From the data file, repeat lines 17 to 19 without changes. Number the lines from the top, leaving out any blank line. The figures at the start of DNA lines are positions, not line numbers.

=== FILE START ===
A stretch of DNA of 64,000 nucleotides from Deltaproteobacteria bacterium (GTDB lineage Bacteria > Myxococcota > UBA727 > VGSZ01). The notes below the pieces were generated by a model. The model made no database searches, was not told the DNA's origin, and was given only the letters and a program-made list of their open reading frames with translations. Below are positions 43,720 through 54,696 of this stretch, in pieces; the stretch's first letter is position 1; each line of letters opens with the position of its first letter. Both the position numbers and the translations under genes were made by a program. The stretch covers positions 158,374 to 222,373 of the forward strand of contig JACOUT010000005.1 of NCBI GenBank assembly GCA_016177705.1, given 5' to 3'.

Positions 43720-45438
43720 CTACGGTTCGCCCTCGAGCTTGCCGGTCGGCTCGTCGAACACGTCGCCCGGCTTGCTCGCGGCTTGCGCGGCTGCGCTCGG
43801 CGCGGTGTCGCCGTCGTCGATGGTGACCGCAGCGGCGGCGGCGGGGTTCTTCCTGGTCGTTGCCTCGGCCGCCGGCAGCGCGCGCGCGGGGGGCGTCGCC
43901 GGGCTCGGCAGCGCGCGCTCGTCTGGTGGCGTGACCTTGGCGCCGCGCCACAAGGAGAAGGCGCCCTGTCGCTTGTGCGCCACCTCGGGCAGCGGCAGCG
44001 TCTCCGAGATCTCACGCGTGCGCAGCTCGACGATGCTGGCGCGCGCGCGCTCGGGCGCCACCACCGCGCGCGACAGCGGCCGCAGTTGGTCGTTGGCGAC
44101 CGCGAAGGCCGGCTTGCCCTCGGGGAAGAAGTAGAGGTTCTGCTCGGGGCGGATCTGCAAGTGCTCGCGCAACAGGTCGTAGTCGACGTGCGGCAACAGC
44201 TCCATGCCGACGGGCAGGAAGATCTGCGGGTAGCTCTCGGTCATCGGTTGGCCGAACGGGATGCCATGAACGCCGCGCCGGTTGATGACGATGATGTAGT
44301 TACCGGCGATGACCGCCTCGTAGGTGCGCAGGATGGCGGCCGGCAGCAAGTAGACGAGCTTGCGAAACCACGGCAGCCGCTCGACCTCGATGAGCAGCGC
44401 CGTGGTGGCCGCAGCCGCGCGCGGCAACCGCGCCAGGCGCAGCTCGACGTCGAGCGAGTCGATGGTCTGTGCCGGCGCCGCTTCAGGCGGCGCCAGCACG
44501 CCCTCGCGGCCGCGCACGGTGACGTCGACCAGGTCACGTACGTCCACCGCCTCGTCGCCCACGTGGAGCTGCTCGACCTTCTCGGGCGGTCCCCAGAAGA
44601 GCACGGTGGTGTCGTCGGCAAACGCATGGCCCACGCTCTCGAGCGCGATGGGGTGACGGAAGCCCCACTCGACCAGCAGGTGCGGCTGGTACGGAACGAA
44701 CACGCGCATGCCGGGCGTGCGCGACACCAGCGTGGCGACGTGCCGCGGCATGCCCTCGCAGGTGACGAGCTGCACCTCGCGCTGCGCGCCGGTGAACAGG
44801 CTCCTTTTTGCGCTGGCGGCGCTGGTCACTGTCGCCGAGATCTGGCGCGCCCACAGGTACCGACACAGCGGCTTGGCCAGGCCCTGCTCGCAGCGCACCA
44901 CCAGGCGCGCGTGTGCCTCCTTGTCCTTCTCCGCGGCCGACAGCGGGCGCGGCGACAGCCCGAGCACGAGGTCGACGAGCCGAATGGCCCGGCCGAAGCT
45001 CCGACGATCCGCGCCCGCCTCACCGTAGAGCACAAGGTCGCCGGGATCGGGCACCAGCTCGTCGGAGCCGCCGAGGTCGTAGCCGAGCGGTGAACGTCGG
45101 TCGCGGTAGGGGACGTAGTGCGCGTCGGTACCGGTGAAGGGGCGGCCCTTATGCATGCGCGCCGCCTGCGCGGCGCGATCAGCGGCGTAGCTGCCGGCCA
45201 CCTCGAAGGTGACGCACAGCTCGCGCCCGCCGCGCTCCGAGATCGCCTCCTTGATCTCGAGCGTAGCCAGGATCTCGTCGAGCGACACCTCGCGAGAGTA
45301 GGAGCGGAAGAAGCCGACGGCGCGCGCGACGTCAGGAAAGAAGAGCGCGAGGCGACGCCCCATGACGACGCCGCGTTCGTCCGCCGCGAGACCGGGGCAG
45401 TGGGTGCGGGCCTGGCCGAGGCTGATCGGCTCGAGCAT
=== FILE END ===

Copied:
45101 TCGCGGTAGGGGACGTAGTGCGCGTCGGTACCGGTGAAGGGGCGGCCCTTATGCATGCGCGCCGCCTGCGCGGCGCGATCAGCGGCGTAGCTGCCGGCCA
45201 CCTCGAAGGTGACGCACAGCTCGCGCCCGCCGCGCTCCGAGATCGCCTCCTTGATCTCGAGCGTAGCCAGGATCTCGTCGAGCGACACCTCGCGAGAGTA
45301 GGAGCGGAAGAAGCCGACGGCGCGCGCGACGTCAGGAAAGAAGAGCGCGAGGCGACGCCCCATGACGACGCCGCGTTCGTCCGCCGCGAGACCGGGGCAG